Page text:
Quick hands-on: The 2012 Leica M (Typ 240)

IMG_1958b copy

Update: my full review is here.

I finally had the chance to have some time alone with the new Leica M (2012 Typ 240) this evening at an event held by Leica Malaysia for the 2012 Maybank Photo Awards (you’ve got until the end of October to enter here; I’m serving as head judge). Advanced note: it was a pre-production prototype, with the SD card glued in because the image quality is nowhere near final. I’m told there will be some notable improvements between this version and the production version; it’s mostly to do with the firmware. I won’t be drawing any conclusions on image quality, because it’s simply impossible to tell at this stage. Please excuse the crappy product shots, I was using my old iPhone 4.

IMG_1963b copy

And that brings me to the first point: the LCD is now enormous. And a huge improvement on the old one; it’s now a 3″, VGA unit that’s on par with the rest of the market – it makes an massive difference to the whole experience. You can judge sharpness on it; exposure is still of course best done with blinking highlights and histogram. To go with the new LCD is a new, cleaner menu system with functions grouped into sensible clusters; there are more of them, but the M remains a camera that you pick up and shoot. M9 shooters will of course be at home after they figure out what the extra two buttons do – the one on the front is for focus peaking; the one at the top is to record a movie.

The M now has live view, and a neat focus peaking feature that only activates when you turn the lens, and disappears with a half-press of the shutter or when you leave it for a while. I presume it works based on a sensor interacting with the rangefinder cam. The next thing you notice is the loss of the RF frameline illuminator window; it’s now LED backlit in either red or pale blue-white; both are very visible. I actually miss the old frameline preview lever; perhaps I was one of the few. There isn’t any more information in the finder, though.

IMG_1965b copy

There are four things that make the new M feel much more polished: firstly, the shutter release action has lost the notchiness of the M8 and M9; it’s a light half press to lock exposure, and slightly more pressure with a clean break to exposure. The shutter itself is a lot quieter and lower vibration; it simply feels better damped. Secondly, the whole thing is just faster – shuttling around the large 24MP DNG files was fast, and there was no waiting for the camera to zoom in/ scroll around. It simply felt snappy; easily as fast as my D800E (!). Next up is selectable metering: you now have the old centerweight, but also spot and matrix; I didn’t get a chance to test matrix extensively but it seems a lot less prone than the M9’s meter to drastic underexposure when you have a bright point source in the frame. This is a good thing for night photographers; as is the new sensor. I could only judge off the rear LCD, but it appears that we’ve now gained some significant high ISO performance – 3200 looked pretty good, with 6400 being useable. Once again, without seeing actual files, this is far from conclusive.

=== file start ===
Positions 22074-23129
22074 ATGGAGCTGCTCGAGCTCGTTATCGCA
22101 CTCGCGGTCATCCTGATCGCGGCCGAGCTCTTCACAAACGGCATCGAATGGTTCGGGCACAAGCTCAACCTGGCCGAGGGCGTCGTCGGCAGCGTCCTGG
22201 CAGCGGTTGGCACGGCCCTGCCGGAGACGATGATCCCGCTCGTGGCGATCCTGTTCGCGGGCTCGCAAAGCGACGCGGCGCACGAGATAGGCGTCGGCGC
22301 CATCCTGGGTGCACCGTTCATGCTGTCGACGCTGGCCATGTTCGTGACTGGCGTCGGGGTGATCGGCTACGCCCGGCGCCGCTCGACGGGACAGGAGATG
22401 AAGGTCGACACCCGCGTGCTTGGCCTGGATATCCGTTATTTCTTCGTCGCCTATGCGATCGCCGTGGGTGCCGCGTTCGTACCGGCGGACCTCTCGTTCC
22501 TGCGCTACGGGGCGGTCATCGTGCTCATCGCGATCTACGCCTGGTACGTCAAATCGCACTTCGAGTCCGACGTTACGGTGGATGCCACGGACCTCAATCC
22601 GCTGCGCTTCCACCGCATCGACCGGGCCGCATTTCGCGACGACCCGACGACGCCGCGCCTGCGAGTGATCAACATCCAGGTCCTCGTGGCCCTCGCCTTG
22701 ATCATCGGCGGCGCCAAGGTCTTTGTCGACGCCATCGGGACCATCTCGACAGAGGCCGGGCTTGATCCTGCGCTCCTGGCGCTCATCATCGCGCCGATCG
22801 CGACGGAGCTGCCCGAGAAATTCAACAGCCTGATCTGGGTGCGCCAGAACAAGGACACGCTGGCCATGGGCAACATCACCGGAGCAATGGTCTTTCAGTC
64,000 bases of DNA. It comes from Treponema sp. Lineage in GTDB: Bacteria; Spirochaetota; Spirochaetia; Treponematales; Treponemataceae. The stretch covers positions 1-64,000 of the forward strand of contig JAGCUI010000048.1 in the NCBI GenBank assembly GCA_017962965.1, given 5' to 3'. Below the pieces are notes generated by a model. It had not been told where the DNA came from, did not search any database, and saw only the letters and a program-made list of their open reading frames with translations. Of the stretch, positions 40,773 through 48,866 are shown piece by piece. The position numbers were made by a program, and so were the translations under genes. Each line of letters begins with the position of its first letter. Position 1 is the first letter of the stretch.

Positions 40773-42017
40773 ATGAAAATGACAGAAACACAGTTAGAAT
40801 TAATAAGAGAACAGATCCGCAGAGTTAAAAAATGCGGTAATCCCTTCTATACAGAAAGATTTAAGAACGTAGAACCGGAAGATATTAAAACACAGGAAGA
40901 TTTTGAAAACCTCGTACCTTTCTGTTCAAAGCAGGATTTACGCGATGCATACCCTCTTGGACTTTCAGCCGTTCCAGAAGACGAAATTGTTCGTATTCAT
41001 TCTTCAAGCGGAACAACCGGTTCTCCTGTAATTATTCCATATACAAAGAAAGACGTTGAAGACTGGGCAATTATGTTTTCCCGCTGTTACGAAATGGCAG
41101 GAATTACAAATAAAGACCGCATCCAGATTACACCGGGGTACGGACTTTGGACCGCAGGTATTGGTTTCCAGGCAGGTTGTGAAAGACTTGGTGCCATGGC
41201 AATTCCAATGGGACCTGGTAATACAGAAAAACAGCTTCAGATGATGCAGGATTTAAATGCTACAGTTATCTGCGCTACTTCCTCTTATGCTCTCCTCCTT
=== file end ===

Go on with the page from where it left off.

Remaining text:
Although the body seems larger than the M9, it’s in fact identical in size to the old one. To accommodate that larger LCD and keep the lines intact, the scroll wheel around the d-pad has now moved to the top right corner, partially hiding behind a thumb rest. I was a bit skeptical about the utility of such a small nub, but it does feel much more secure in the hand than a regular M without a ThumbsUp – which is a good thing, because with the hotshoe serving double duty as an EVF port (didn’t get to try this, unfortunately) you won’t be able to attach any grip accessories. The prototype I handled also had the optional handgrip and wrist loop. I didn’t particularly like the feel of the loop because it didn’t feel comfortable – quite possible I had the wrong size installed for my hands – but the grip definitely improves handling. This one was a blank dummy, but I believe the final versions will have functional ports.

The big question of image quality, and utility of other functions like video will have to wait until I have a final production sample to review – I’m told that will be sometime around December. I’m looking forward to a number of things: firstly, shooting wides without having to use an accessory finder; trying out some macro work without the Visoflex and bellows, and finally, putting my favourite Zeiss ZF.2 2/28 Distagon on the front in a useable way thanks to a Nikon F-Leica M adaptor I’ve had lying around for some time.